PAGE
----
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Alzheimer's patients "know more"

Alzheimer's disease patients have more memory than had previously been thought, a Dundee University-led study has found.

Many can retain knowledge into later stages of the illness, although they find it harder to communicate it. Researchers said the results showed that rather than not retaining the knowledge, the patients had difficulty understanding what was being asked of them.

It is hoped the study findings could lead to the development of new treatments that might help Alzheimer's patients retain their memories for longer.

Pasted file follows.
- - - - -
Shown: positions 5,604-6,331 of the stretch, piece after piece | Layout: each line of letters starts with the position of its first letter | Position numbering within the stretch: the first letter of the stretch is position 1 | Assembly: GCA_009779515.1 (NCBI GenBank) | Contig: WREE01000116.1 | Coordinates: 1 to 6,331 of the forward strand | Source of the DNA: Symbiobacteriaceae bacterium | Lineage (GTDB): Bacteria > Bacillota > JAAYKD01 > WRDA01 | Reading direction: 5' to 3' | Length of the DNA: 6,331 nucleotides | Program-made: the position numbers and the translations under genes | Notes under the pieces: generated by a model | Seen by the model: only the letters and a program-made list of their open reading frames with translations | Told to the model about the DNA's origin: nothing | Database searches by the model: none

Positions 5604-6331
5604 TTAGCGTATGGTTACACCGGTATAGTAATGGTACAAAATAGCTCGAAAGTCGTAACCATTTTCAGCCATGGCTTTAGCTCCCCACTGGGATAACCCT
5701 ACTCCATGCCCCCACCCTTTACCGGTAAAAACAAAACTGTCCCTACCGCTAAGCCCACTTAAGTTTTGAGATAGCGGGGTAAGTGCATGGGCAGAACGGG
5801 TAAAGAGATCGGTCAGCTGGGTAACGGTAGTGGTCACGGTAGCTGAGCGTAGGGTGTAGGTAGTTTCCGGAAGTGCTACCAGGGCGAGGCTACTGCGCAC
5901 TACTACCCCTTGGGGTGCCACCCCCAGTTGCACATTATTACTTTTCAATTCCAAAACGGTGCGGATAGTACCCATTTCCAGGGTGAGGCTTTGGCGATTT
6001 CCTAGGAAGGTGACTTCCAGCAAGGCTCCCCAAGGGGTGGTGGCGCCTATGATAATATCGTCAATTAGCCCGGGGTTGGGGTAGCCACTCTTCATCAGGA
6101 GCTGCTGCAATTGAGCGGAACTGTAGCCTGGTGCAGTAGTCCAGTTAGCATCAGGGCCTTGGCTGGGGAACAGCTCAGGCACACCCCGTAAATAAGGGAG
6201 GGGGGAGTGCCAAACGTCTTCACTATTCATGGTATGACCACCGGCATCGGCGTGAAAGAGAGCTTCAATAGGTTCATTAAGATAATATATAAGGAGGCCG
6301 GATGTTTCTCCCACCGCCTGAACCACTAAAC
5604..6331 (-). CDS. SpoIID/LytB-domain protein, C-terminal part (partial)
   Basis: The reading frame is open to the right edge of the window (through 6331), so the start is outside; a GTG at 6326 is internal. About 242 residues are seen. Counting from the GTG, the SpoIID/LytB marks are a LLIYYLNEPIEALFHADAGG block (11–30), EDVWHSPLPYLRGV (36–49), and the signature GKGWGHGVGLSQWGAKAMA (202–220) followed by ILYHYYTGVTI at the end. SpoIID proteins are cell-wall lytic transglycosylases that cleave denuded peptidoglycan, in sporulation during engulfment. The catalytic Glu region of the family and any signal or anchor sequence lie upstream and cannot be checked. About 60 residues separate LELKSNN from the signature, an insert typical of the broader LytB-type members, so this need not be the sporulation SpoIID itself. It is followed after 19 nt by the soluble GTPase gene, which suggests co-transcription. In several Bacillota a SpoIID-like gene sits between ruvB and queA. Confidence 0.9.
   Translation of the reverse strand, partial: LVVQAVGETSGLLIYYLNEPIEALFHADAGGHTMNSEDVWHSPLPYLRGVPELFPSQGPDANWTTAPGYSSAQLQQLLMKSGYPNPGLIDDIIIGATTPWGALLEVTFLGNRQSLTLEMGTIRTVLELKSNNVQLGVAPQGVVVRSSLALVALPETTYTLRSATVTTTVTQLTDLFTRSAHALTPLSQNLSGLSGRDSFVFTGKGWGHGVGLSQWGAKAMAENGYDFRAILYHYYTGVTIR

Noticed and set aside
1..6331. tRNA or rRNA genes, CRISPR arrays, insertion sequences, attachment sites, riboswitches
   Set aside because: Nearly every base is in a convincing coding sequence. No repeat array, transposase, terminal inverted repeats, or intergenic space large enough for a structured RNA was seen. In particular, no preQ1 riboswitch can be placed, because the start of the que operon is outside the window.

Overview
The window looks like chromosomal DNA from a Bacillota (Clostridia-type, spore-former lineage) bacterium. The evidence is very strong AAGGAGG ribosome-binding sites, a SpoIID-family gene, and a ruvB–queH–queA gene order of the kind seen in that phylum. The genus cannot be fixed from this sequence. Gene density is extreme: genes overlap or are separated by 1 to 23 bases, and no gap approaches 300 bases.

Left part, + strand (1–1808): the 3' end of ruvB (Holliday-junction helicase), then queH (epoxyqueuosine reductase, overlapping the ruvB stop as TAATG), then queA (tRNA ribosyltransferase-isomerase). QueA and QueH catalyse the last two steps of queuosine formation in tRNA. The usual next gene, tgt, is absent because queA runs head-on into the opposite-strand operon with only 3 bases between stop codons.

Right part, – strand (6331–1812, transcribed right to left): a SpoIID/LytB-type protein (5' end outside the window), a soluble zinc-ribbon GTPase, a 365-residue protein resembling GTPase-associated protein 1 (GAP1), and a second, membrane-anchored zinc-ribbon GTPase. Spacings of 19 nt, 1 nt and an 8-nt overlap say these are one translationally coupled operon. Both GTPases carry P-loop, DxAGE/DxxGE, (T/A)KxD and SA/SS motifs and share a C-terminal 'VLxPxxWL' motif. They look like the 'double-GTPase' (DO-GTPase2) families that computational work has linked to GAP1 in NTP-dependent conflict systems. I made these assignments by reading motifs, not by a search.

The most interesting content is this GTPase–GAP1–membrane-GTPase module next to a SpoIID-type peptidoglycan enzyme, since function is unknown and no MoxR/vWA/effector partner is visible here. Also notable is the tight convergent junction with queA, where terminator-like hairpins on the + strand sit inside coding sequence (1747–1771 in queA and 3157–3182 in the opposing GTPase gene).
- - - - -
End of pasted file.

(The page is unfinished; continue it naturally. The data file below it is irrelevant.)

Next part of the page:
Professor Trevor Harley, dean of the school of psychology at the university, said: "We found that if you probe the patient in the right way with appropriate questions that support them to search their stored knowledge, they can often generate more detailed information."

Professor Harley said the part of the brain which stored language knowledge was different from the part responsible for understanding a task and knowing what constitutes an appropriate answer.

"When people seem unable to remember something, they might still know it and you might be able to help them remember it if you phrase the question in the right way," he added.

The research is published in the current issue of the Aphasiology journal.

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Dundee University School of Psychology